When I used Windows, I found the interface frustrating and counterintuitive, and most of my enjoyment was derived from non-platform-dependent features, like Internet surfing, graphics applications and listening to music. Windows tried too hard to hold my hand, and as a “power user,” I dislike wizards and other operating system features targeted towards people with little to no knowledge about computers. I found Linux less irritating, but I feel as though Linux distributions are geared towards those who prefer to use computers as an end in themselves, rather than a tool with which to manage tasks. (You know, the people who go on YouTube and blog comment threads talking about how “Macs suck because you can’t BUILD YOUR OWN MAC and Linux is so much better and Mac is for NOOBS.”)

In sharp contrast, OS X is elegant, intuitive and easy for me to use without holding my hand. Workflow is greatly simplified, and I find myself needing to tweak settings far less than I did when I ran Windows and Linux systems. Apple’s interface is clean and understandable, and it is much easier for me to find what I need without digging through hundreds of cryptically named folders. There isn’t any need for me to download anti-spyware and anti-adware applications, as I did under Windows XP and Windows 7. As an aesthete, I greatly prefer Mac OS X’s handling of typography, both with on-screen font rendering and implementation of advanced typographical features like ligatures and other special characters.

I feel that it’s a superior computing experience all around, and I have absolutely no desire to go back to Windows.

Written by Finn

March 3, 2010 at 11:07 am

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Nifty Website Roundup of the Week

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Maybe I’ll try to make this a Thursday habit. After all, my Thursdays could stand to be more interesting.

Toasty Tech’s GUI Gallery
Nathan Lineback’s comprehensive collection of GUI screenshots. There are the usual suspects, like Windows and Mac OS X, but there are some rarer operating systems like RISC OS and VisiOn, which were neat to look at.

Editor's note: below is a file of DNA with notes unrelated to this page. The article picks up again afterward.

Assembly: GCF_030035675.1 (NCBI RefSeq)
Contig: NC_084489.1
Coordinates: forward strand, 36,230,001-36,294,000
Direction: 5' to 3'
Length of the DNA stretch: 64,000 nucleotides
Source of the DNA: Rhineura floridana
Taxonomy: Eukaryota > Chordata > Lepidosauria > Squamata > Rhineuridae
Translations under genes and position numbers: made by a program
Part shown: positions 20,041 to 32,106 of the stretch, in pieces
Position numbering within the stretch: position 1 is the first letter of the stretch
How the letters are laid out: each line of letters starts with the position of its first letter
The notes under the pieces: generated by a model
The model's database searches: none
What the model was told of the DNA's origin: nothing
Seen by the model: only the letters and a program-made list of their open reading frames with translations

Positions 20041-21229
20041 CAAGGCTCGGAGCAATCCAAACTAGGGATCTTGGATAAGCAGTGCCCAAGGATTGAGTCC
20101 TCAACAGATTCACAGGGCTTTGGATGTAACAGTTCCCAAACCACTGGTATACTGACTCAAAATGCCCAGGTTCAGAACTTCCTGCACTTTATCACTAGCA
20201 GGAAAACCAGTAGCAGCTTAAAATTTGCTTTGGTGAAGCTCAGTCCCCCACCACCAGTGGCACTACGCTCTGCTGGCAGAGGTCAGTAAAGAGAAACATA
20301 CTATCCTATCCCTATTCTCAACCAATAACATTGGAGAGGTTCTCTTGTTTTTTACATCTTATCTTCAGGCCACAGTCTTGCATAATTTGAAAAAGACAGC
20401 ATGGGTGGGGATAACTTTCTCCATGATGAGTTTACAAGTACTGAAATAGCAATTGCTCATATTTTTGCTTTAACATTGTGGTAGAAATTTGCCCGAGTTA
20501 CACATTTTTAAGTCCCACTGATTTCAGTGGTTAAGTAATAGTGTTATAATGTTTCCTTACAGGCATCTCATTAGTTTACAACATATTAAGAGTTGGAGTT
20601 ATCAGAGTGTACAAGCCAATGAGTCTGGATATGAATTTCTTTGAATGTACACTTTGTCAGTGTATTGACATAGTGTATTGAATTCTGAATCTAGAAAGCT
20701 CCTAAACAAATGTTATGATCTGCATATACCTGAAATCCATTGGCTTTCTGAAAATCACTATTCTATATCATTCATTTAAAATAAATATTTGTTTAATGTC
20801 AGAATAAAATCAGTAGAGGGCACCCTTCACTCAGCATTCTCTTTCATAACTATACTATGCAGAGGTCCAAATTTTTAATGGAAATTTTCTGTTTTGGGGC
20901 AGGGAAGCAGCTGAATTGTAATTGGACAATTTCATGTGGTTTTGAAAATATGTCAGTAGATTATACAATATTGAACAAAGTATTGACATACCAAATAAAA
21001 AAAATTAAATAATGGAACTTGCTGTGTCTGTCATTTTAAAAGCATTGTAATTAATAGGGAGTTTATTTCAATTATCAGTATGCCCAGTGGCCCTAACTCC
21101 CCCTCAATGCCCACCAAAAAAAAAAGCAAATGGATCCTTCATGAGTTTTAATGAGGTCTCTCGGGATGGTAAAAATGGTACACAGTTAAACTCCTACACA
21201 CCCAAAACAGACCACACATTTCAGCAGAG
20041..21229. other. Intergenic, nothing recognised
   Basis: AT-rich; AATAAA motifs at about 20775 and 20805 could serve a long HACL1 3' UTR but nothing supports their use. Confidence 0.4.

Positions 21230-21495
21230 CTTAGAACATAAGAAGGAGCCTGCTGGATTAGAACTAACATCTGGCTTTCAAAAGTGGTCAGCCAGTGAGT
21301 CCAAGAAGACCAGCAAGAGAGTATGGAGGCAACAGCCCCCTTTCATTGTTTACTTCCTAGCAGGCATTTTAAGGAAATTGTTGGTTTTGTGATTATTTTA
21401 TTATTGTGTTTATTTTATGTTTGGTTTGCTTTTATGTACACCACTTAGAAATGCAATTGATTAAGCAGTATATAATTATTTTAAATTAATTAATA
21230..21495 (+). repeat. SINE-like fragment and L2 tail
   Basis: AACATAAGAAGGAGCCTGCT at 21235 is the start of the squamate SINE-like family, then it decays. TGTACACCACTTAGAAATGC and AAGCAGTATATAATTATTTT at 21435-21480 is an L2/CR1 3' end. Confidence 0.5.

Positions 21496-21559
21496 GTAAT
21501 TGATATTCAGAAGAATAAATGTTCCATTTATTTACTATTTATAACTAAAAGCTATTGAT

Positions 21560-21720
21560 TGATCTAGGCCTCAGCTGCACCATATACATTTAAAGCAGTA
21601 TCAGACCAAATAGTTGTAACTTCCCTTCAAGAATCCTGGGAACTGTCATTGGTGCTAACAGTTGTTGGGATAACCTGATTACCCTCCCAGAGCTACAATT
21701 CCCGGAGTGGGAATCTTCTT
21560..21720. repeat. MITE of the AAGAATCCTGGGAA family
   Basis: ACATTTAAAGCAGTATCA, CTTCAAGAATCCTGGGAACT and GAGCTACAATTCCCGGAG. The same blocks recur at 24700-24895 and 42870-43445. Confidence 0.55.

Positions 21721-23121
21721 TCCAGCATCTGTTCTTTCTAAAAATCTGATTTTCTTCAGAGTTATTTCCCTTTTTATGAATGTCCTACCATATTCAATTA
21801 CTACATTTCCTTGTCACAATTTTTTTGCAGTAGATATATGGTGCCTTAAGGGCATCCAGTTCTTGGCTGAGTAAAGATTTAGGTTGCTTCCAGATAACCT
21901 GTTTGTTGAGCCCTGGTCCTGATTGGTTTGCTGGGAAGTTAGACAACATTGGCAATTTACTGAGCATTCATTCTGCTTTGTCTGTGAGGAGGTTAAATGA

GUIdebook
Marcin Wichary does something similar, although he hasn’t updated his website in about four years.

Brand New
Love this blog, because I’m kind of a design/branding geek.

Written by Finn

February 26, 2010 at 2:57 am

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Status symbols

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I had a commenter drop by recently, who’d followed me from the Brand New blog. We’re currently having something of a debate over my “Intellectual Property and Theft” post–I am arguing that many high-price items are that way both because of quality and social engineering, and he is arguing that all high-priced items are automatically higher quality, and all lower-priced ones are automatically higher quality. I don’t believe this is true, because I have seen expensive items that are made poorly, and cheaper ones that are made fairly well.

For example, Microsoft Windows in its more functional versions costs quite a bit of money out of the box, and I find it unintuitive, annoying and vulnerable to attacks. Quite a few Linux distributions are free, and they do not come with Windows’ security vulnerabilities, and many of its applications are comparable to commercial ones. I can’t say that GIMP or Open Office are, but VLC, AbiWord, Empathy, Pidgin and other applications perform quite capably. Inkscape is also quite good, and has comparable features to Adobe Illustrator. Ubuntu has grown increasingly friendlier to users over the past several years. Mac OS X is similar; a full version of OS X bought from Apple costs somewhat less than what Microsoft wants for some of its distributions of Windows, and OS X is a better operating system, with better included applications and a more efficient workflow. (Ron claimed that Windows was worse and was therefore less expensive–this is untrue. Apple charges a flat rate for a full-featured end-user operating system; Microsoft charges varying rates for several crippled versions of Windows, along with the full-featured “Ultimate” edition.)

I also disagree with his opposition to free and open source software. I think that F/OSS has a lot of potential–it’s just that people from disciplines other than programming need to get on board with it to lend their perspectives. The reason why the GIMP isn’t ideal for graphic designers is not that it’s free; it’s that the majority of the people working on it are programmers, rather than graphic artists who would have more of a user’s perspective on its design. I’d gladly use the GIMP if more graphics people got on board and made contributions to it to make it a worthy free competitor to Photoshop.